Speaking of Education
It is hard to believe that five years have passed since my arrival at APA. Where has the time gone? There is much to do to advance education in psychology and psychology in education. My passion for our mission has not diminished. In fact, I must repeatedly remind myself of the Zeigarnik Effect--that unsolved problems and unfinished tasks are more readily remembered than resolved ones. On reflection I note that in reality we have accomplished much, including new services and opportunities for APA members and the discipline:
To provide a forum for psychology education and training organizations and groups to address issues of mutual concern, we initiated an annual Education Leadership Conference (ELC). To facilitate increased communication, we began a biannual newsletter, The Educator, and built a Web site that includes multimedia access to selected ELC presentations.
To improve funding for psychology education and training, we proposed the Graduate Psychology Education (GPE) program, now established in the Bureau of Health Professions. Currently funded at $4.5 million, this program has supported 52 doctoral, internship and residency programs in 26 states.
To promote psychology in public policy, we advocated successfully for statutory recognition of psychologists as "primary-care providers," eligibility of psychology graduates for National Health Service Corps scholarships, and authority for Community Health Centers to hire psychologists nationwide. Most recently, the APA-crafted Campus Care and Counseling Act to support mental and behavioral health services on campus was signed into law as part of the Garrett Lee Smith Memorial Act.
To promote excellence in graduate education and training, the APA Board of Educational Affairs (BEA) initiated a small grants program for education conferences and a significant award for innovations in graduate education and training. We have also supported numerous efforts to promote diversity in graduate education--most recently a recruitment fair hosted by the Council of University Directors of Clinical Psychology.
To promote the application of psychology to education, we helped develop a Coalition for Psychology in Schools and Education. Under way is a K-12 teachers' needs assessment that will inform the design of relevant professional development courses.
To enhance psychology's capacity to contribute to education research, we obtained a $2 million grant from the U.S. Institute of Education Sciences (IES) for the APA/IES Postdoctoral Education Research Training Program. Thirteen fellows are now working with mentors in school-based research.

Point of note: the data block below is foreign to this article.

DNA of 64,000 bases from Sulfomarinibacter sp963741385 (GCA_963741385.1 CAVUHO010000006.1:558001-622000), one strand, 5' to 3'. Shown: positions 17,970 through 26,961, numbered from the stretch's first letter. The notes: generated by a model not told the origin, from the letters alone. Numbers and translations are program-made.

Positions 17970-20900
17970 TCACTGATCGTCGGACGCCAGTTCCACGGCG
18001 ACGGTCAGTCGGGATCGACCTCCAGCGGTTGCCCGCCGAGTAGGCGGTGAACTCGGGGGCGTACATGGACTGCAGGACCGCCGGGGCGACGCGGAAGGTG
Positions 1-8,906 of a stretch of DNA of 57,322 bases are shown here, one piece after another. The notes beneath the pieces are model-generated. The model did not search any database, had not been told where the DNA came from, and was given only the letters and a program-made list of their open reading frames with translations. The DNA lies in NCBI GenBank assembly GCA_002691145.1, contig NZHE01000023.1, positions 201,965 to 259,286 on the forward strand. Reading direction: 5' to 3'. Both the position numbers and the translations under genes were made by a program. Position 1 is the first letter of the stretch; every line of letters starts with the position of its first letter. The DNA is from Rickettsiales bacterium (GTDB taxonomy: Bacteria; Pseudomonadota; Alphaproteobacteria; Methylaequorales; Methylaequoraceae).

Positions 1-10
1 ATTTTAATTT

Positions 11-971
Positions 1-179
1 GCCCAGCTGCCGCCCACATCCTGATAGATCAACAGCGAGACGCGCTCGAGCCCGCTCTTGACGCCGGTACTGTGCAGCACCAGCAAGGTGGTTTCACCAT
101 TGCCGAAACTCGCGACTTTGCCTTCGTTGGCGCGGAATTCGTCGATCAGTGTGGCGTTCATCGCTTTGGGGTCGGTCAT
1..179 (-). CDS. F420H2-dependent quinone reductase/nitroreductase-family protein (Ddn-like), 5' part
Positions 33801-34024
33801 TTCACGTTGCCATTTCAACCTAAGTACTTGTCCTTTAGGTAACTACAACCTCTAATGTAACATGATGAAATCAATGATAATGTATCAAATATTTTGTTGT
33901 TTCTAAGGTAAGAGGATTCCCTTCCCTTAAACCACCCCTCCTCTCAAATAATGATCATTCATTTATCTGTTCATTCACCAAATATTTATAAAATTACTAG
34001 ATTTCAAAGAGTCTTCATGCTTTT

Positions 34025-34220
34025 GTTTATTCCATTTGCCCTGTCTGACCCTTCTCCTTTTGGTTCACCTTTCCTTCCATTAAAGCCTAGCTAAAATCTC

To promote easy access to quality online continuing education, we launched the APA Online Academy. Working with APA's Division of Health Psychology, we established the Clinical Health Psychology Institutes to promote the translation of research to practice and the acquisition of new clinical skills for practitioners wishing to expand areas of practice.
To enhance quality assurance in postdoctoral training, we worked with the APA Committee on Accreditation in their initiation of accreditation for postdoctoral residencies.
To maintain APA's own "accreditation," we prepared self-studies and successfully obtained continued recognition by the U.S. Department of Education and the Council on Higher Education Accreditation.
To provide resources for self-study by psychology undergraduate programs, we worked with BEA task forces developing the Learning Goals and Outcomes of the Undergraduate Psychology Major and its companion Assessment Cyberguide. We also began a national database to provide benchmarking data for undergraduate education in psychology.
To facilitate career advisement and outreach to academic departments, we initiated the Psychology Department Program, a subscription program that also provides resources to enhance teaching and learning. In other efforts to facilitate teaching, we are--with support from the National Science Foundation--creating psychology's first entry in the National Science Digital Library, namely Web-based psychology experiments that will be accessible to psychology departments nationwide.
To promote quality in the teaching of psychology, we also facilitated the work of APA's newest affiliate membership group, Psychology Teachers at Community Colleges, and have helped APA's high school teachers of psychology to create unit lesson plans and resources for psychology's participation in high school science fairs.
Who do I mean when I say "we"? Obviously I mean Education Directorate staff, a group of dedicated professionals led by outstanding senior staff with whom it is a pleasure to work. But "we" also includes the governance groups that are integral to defining our mission, other APA staff who are essential to our work, and the APA members with whom we collaborate to accomplish our objectives. Since our achievements are dependent upon all, on this, my fifth anniversary, I'm taking this opportunity to salute all who have contributed to the advancement of education for science and practice in the public interest.
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